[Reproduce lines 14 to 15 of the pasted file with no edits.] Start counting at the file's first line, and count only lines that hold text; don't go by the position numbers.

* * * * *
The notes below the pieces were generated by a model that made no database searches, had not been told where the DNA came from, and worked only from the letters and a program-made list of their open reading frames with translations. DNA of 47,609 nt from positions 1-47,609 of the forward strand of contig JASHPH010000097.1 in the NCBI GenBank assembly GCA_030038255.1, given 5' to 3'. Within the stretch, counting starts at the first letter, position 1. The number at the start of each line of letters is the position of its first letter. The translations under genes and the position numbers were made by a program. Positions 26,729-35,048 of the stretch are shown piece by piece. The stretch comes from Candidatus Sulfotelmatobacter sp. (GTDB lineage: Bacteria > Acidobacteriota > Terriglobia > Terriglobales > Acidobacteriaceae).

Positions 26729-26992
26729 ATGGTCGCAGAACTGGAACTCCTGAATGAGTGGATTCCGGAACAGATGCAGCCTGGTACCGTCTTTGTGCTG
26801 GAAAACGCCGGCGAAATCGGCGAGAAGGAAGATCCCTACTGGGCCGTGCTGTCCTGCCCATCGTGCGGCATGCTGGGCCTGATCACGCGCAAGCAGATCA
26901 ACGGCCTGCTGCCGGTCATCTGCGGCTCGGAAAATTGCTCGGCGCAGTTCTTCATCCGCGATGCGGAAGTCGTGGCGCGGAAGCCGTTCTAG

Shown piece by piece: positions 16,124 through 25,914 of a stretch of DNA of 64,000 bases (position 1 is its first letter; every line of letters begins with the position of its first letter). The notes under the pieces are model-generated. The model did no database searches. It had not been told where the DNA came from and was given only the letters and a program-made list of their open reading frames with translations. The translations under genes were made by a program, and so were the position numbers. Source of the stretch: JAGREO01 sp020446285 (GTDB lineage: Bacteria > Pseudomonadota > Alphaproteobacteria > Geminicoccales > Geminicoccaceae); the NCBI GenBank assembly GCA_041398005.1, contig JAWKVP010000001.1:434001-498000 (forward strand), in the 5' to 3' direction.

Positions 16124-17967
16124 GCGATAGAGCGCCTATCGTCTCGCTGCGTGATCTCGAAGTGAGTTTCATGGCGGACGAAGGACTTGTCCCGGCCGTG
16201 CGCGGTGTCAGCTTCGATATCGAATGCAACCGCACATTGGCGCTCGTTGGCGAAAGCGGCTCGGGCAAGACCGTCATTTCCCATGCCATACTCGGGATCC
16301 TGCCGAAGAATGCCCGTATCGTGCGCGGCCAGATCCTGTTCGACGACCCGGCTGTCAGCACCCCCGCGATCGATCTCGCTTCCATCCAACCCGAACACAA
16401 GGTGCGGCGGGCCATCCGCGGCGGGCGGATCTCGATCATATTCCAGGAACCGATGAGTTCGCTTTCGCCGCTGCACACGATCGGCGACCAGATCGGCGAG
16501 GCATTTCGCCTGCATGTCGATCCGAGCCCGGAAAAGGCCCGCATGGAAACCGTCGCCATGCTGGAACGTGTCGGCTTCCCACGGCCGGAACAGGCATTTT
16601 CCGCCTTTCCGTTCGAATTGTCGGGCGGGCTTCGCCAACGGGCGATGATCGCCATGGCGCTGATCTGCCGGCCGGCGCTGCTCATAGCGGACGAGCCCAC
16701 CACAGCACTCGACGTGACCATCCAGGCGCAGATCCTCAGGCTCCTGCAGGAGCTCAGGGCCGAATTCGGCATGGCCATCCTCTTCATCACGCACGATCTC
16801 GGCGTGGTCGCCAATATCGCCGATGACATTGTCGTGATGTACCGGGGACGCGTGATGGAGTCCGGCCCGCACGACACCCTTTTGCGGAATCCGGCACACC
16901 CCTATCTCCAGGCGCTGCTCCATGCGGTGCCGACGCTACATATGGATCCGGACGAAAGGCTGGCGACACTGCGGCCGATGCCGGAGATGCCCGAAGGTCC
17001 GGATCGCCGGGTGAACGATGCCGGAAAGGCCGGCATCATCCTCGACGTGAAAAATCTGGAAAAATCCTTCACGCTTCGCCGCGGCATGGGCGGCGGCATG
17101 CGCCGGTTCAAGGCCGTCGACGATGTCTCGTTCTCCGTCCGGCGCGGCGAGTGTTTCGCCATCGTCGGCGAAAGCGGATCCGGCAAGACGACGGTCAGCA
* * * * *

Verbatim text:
16701 CACAGCACTCGACGTGACCATCCAGGCGCAGATCCTCAGGCTCCTGCAGGAGCTCAGGGCCGAATTCGGCATGGCCATCCTCTTCATCACGCACGATCTC
16801 GGCGTGGTCGCCAATATCGCCGATGACATTGTCGTGATGTACCGGGGACGCGTGATGGAGTCCGGCCCGCACGACACCCTTTTGCGGAATCCGGCACACC